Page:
Day-18: Kalopani / Tatopani (1190m)

Total Cycle: 24.4km, Rideable 75%, 6 hrs

We enjoy the downhill before negotiating a technical section. We ride past a suspension bridge and continue through the dense pine forests. When we reach Ghasa there are some really good lodges. The trail ahead is steep until the Ruptse stream. Though it is early, we stop for a relaxing lunch and enjoy the scenery knowing that the trail ahead is much easier. We ride past the Dana village and after seemingly endless rice fields finally reach Tatopani. It is a small town at the north bank of Kali Gandaki River, famous for the hot springs and of course cold beer if you like. Lodge.  

Day-19: Bike until Beni Bazaar (830m). Drive to Pokhara (79km)

Total Cycle: 24km, 90%

The trail follows the Kali Gandaki River through the world's deepest gorge to reach Beni. This is a fun day, with an excellent trail and a section of new road. Beni is the headquarters of Parbat District and has many shops and hotels. From here we take a bus for the 78km to Pokhara. Overnight Lodge.  

Day-20: Fly to Kathmandu (1310m)                  

 After breakfast, we will return to Kathmandu (just half an hour). Our bikes will be sent back by jeep. Overnight Hotel.               

Day-21: Kathmandu.

 Free at leisure for shopping, etc. On the remaining time you can relax, shop or go sightseeing. Evening we invite you on a farewell dinner. Stay at Hotel.              

Day-22: Free at leisure to explore, and enjoy                  

Day-23: Final Departure.

End of services



How difficult/challenging is the Annapurna Bikepack cycle tour?

A high level of fitness is required as well as the ability to handle rigorous and challenging physical activity- on steep terrain. At times you will need to push your bike- at very high altitudes and rough terrain.  You will also need to be fully aufait with doing running repairs on your bike.

What are the tea houses like on the main trail?

The route is really well established and there are many tea houses along the route that offer basic lodging and meals. The Annapurna region is protected in a vast conservation area managed by the National Trust for Nature Conservation (NTNC) which also monitor the tea houses and require that they meet specific requirements. At the start and end of the route  tea houses often have private rooms with attached western style bathrooms. However at higher elevations the accommodation is more basic.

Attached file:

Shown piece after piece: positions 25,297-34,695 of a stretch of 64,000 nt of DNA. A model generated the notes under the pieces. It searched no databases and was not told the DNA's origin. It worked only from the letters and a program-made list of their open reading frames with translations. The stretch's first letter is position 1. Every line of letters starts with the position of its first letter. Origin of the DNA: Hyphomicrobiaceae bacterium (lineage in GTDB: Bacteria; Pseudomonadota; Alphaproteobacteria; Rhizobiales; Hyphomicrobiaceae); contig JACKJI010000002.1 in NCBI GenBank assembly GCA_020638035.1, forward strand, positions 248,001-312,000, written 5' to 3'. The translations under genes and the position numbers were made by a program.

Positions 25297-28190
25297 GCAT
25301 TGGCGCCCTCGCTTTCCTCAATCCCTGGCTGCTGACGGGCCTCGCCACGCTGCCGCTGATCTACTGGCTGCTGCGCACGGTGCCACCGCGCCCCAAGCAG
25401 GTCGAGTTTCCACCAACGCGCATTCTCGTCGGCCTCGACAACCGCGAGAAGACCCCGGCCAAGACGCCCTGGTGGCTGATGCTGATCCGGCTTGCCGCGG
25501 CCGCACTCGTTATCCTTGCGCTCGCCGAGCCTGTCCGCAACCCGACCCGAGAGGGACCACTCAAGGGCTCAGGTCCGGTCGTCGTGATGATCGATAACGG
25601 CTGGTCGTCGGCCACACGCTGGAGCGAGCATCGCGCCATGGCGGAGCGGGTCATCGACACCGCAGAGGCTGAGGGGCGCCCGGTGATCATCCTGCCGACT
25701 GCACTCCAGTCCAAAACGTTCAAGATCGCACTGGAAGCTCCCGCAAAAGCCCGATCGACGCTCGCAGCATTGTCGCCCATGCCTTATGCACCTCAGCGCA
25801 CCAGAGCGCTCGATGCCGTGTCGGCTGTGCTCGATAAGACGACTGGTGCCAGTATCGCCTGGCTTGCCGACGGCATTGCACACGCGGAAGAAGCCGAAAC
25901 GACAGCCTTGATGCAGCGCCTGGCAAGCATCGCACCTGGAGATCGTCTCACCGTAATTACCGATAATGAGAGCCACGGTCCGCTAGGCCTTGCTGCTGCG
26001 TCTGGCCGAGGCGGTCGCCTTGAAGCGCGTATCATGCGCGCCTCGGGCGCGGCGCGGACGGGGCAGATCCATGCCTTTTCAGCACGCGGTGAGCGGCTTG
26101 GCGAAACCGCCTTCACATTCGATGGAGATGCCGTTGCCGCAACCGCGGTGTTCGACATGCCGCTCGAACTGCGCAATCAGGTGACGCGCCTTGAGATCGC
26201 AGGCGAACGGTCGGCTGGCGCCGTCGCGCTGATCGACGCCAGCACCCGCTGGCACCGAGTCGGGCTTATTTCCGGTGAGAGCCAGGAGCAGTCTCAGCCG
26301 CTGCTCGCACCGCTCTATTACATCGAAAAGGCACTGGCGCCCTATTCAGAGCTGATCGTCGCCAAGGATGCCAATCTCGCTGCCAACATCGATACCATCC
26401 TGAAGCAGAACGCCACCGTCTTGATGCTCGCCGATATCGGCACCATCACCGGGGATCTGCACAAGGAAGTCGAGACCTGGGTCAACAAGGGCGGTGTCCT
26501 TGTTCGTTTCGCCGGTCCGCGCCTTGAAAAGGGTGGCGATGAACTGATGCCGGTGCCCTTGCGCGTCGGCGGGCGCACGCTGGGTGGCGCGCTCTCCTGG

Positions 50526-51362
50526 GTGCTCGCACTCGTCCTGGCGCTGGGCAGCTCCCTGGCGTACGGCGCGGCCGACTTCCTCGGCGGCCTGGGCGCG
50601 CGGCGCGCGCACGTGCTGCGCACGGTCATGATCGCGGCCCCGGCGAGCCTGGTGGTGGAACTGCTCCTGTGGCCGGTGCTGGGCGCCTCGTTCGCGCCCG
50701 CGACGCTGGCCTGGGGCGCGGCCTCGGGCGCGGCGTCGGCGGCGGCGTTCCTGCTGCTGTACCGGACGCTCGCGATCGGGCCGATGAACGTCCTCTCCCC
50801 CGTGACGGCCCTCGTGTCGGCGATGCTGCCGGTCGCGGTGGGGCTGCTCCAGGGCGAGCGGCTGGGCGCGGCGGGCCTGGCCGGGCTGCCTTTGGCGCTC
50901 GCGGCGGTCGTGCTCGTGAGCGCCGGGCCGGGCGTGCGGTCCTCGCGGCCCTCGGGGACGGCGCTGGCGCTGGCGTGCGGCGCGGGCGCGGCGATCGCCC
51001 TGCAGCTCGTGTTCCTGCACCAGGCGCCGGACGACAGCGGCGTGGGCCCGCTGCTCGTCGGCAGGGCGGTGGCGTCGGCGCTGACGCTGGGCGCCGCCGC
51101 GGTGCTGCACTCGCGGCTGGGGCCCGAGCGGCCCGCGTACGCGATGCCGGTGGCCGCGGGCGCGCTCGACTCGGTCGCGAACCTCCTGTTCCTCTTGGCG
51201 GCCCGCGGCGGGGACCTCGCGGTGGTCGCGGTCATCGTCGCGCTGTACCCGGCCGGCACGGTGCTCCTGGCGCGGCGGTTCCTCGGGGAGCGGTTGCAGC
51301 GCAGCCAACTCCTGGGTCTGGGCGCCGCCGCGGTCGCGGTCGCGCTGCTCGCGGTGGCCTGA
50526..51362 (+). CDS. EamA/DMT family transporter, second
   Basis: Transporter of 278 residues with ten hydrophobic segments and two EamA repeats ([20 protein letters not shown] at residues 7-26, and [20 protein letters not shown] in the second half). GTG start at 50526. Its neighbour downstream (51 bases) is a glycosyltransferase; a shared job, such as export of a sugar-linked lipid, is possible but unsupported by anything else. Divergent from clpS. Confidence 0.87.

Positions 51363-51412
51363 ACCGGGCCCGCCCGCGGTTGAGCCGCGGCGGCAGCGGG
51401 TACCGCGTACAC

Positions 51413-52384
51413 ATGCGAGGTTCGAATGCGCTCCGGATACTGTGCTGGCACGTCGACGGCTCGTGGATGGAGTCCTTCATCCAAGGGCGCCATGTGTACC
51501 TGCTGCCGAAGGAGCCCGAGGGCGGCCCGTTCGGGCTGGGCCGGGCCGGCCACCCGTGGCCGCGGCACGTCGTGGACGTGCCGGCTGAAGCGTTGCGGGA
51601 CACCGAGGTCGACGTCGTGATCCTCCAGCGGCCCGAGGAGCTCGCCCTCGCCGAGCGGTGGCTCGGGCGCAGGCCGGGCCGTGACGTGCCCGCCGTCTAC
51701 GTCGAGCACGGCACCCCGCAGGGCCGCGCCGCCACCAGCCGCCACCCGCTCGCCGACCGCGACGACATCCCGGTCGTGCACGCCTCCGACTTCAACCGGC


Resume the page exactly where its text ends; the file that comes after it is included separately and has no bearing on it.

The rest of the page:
When is the best time or months to cycle the Annapurna

The best time to visit cycle the Annapurna Circuit is pre and post monsoon season. The autumn months of September, October and November are prime times  with October being the busiest time when conditions are the most stable.  The second most suitable time to attempt the Annapurna Bikepack is during spring (March to early June). During this time flowers and other vegetation are in bloom, but it can be warmer and more humid.

Can I charge my camera batteries and mobile phone during the cycle trip?

Yes, you can charge your batteries and mobile phones in every place that has solar panels en route paying extra. The price of charging may vary in different places. It is wise to bring your power bank and also rig up your own solar charger to make use of as there may be days when you cannot charge your devices. Remember that charging is done via solar power so no sun, means no charging

What gear do I need for the bike pack tour?

The weather during the day if there is no wind and the sun is out can be quite warm but it can quickly drop to/or below freezing at night For this reason you need to have a mix of light wickable gear for cycling and warm clothes to pull on if the temperatures suddenly drop such as gloves, jacket, long pants and arm and knee warmers.

We also highly recommend a few buffs where on can be used to cover your nose and mouth for dusty sections.  Our general gear includes, in additional to toiletries, sleeping bag, medical kit and basic bike tools:

  • Bike helmet